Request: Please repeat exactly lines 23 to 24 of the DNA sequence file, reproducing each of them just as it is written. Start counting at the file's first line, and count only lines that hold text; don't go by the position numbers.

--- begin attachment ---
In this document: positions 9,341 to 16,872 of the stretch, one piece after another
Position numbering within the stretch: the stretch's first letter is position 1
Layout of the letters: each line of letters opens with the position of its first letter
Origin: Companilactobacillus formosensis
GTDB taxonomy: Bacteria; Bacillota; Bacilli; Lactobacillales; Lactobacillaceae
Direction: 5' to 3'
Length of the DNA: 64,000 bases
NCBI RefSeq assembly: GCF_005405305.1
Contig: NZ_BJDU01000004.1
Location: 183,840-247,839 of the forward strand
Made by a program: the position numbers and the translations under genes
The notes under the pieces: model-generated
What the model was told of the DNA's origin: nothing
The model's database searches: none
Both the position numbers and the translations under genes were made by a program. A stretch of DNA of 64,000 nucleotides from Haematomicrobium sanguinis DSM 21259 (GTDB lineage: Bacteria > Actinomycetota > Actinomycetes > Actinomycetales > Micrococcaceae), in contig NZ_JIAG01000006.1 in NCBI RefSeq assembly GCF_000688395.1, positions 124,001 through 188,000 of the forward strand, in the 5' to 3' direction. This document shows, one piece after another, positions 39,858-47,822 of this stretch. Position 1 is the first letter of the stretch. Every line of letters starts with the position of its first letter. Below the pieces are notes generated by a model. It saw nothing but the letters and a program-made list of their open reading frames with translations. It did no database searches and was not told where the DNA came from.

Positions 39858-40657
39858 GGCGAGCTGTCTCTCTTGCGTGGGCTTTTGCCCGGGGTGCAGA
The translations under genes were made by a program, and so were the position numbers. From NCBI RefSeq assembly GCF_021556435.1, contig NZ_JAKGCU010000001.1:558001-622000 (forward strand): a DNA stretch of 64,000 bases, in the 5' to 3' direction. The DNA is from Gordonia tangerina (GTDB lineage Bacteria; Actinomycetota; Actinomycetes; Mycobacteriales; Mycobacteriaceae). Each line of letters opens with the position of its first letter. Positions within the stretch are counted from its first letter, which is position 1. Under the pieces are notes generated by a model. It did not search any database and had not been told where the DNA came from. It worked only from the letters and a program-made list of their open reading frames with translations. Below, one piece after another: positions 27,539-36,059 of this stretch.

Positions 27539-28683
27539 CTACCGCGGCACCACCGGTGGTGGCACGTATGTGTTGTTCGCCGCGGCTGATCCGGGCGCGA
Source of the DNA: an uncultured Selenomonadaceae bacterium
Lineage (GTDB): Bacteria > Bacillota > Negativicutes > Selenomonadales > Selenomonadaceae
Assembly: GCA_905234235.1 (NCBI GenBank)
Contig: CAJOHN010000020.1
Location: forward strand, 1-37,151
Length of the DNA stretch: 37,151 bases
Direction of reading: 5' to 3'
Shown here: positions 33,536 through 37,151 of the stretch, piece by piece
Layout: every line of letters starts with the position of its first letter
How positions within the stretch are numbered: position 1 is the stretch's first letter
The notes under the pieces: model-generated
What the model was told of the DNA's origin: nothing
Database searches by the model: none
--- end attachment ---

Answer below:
Assembly: GCA_905234235.1 (NCBI GenBank)
Contig: CAJOHN010000020.1